The research states that cardiac arrest is still a serious public health issue. Annually, there are more than 356,000 out-of-hospital cardiac arrests (OHCA), with about 90% being fatal.

Scenes in movies and on TV make it look easy, but CPR can be intimidating for those without formal training. At the same time, you might wonder, “what is the purpose of CPR?”

CPR is a lifesaving technique that can reverse a patient’s cardiac arrest symptoms. If you learn CPR, you’ll know how to help others in need. More importantly, you’ll help prolong their lives until professional medical intervention arrives.

We’re here to break it down for you in this article, so you feel confident in knowing how to perform it should you ever need to.

What Is the Purpose of CPR?

It’s composed of chest compressions and rescue breaths that help get the heart going again. CPR is beneficial in extreme cases and, when performed correctly, can help save someone in cardiac arrest. Proper training is essential before performing CPR, as there’s a risk of injury.

Knowing the basics of CPR can be the difference between life and death in an urgent situation. All in all, this purpose is to help save a person’s life when their heart has stopped beating and keep circulating the oxygen to their brain and other vital organs.

The Physiological Effects of CPR

CPR guide and the process can cause several physiological effects, including restoring blood flow to the heart and other organs, providing oxygen to the brain, and restoring normal heart rhythm. When CPR is performed correctly, it can help to restore the heart’s natural rhythm. It can also increase the amount of oxygen in the blood, allowing it to be pumped to vital organs.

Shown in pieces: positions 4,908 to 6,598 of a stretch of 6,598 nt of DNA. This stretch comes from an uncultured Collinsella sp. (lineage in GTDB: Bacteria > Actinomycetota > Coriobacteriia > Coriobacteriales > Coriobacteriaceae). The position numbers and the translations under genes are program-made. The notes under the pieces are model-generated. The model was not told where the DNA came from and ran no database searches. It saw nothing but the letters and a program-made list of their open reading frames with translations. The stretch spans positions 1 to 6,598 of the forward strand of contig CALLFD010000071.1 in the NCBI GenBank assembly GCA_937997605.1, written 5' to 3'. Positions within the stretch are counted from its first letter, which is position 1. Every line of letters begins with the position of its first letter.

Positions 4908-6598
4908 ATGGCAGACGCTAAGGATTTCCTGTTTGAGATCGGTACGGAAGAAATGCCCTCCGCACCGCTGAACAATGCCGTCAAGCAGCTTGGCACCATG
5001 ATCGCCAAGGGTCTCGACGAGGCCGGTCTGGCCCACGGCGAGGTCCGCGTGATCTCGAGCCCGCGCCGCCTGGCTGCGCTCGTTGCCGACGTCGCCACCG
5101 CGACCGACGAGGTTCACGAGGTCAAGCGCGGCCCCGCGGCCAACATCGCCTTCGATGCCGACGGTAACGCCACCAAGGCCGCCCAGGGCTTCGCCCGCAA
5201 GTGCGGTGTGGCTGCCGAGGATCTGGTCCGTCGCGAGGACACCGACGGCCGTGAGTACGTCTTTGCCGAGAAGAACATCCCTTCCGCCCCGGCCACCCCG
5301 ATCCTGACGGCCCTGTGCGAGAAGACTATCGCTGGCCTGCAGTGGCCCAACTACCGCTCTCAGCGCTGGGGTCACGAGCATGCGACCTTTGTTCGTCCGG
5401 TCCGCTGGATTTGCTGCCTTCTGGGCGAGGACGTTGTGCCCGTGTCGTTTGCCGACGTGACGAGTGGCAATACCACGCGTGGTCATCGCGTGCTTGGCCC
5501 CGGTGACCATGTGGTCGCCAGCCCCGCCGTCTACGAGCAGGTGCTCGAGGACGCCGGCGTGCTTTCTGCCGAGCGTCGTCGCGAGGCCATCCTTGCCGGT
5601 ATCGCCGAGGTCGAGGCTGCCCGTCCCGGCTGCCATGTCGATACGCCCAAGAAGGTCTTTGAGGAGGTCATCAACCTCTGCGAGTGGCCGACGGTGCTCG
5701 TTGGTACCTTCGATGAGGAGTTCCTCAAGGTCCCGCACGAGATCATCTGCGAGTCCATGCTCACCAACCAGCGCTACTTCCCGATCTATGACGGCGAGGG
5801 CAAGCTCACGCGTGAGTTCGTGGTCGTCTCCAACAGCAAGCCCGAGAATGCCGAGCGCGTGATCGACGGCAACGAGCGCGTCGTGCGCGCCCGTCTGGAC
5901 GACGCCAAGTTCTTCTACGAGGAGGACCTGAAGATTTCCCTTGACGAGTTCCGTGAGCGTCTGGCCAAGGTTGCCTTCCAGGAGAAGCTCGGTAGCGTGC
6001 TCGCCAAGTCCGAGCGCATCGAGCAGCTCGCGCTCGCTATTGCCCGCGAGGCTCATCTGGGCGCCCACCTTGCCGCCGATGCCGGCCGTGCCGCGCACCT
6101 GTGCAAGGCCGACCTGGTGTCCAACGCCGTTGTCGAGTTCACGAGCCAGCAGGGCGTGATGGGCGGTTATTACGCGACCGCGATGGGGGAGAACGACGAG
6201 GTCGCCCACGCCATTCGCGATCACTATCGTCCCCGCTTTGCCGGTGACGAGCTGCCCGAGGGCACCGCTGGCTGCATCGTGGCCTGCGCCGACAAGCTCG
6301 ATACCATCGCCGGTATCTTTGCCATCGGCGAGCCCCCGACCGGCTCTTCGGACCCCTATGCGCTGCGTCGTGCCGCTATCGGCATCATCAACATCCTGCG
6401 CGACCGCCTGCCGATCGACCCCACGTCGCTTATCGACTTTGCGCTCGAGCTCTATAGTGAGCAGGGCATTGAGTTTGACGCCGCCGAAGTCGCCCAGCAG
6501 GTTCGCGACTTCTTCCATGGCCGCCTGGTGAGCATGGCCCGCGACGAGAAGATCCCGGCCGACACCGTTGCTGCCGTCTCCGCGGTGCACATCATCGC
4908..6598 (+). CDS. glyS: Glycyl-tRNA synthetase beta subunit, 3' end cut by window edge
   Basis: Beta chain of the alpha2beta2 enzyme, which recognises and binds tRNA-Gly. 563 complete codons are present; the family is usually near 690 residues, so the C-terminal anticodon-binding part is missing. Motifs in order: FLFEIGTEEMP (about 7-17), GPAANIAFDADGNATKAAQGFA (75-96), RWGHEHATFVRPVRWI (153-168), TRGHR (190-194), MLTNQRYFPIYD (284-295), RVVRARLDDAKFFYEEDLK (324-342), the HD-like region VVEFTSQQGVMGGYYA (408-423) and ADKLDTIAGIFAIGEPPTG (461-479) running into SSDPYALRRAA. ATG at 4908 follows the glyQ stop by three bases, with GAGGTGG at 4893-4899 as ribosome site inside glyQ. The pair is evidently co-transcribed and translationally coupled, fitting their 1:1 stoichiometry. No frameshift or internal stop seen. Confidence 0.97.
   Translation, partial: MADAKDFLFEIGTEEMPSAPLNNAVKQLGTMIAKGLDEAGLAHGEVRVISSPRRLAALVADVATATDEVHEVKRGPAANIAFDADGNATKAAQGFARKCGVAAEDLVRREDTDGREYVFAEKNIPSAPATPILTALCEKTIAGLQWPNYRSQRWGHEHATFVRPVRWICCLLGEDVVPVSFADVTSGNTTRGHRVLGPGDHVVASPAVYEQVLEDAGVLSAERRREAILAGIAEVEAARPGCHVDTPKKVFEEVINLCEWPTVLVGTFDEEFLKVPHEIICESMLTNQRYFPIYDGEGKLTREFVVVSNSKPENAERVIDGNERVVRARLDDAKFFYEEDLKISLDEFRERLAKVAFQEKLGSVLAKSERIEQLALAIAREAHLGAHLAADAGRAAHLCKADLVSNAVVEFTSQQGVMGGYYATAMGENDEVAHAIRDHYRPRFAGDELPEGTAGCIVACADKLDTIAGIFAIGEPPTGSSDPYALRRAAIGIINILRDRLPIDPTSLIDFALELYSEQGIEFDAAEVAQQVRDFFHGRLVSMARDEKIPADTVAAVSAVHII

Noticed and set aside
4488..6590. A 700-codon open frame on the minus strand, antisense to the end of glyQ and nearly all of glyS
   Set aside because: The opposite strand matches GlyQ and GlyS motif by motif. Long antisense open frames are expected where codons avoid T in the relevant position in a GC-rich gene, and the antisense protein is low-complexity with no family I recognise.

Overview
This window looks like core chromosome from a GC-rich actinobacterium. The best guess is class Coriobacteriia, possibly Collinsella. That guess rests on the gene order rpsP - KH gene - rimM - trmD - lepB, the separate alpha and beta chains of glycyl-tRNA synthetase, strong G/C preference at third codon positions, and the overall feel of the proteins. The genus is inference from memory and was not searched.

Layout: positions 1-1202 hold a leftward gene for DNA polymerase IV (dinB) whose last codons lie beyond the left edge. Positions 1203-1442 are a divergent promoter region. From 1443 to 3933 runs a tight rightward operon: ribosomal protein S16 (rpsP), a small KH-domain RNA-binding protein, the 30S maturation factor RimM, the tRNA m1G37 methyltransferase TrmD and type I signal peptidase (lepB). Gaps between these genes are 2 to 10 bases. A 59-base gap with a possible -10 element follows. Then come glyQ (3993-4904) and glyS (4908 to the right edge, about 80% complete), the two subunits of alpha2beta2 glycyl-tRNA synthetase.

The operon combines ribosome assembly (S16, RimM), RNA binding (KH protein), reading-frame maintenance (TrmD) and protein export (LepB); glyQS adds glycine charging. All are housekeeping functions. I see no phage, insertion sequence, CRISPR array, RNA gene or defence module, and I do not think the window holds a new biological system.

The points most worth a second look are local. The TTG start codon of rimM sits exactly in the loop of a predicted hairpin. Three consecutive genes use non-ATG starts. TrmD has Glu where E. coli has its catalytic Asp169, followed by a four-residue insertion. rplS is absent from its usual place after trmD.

Identifying Who Should Receive CPR

If they’re not breathing and you cannot feel a pulse, you should perform CPR immediately. You should not do CPR if the individual isn’t in cardiac arrest, as it can cause further injury. Other signs to look for before CPR include sudden collapse, no breathing, or a weak pulse.

In addition to discerning if someone is in cardiac arrest, it’s essential to consider if you’re trained and certified to conduct CPR. If not, another qualified person should be identified to give CPR. Ultimately, the decision to provide CPR is based on the individual assessment of the situation.

How to Perform CPR for Pets?

First, check to make sure the pet isn’t breathing by placing your ear near its mouth/nose and feeling for chest movement. If the pet is not breathing, wrap your hands around its ribcage to support the animal, and seal the animal’s mouth by placing your mouth around theirs. Push down on the animal’s ribcage to compress its heart.

Do this for one minute, then check to see if the pet has regained its heartbeat, pulse, and respiration. Provide oxygen by blowing onto the nose or mouth if needed. If you need more knowledge about this, visit the MyCPR NOW Pet First Aid and learn some CPR tips for pets.

Learn More About CPR Process

Now that you know the purpose of CPR, it’s an essential lifesaving technique. Although the knowledge is not difficult to learn, we should all learn CPR to help ensure that those around us remain safe. Take action right now and find a CPR certification course in your area.

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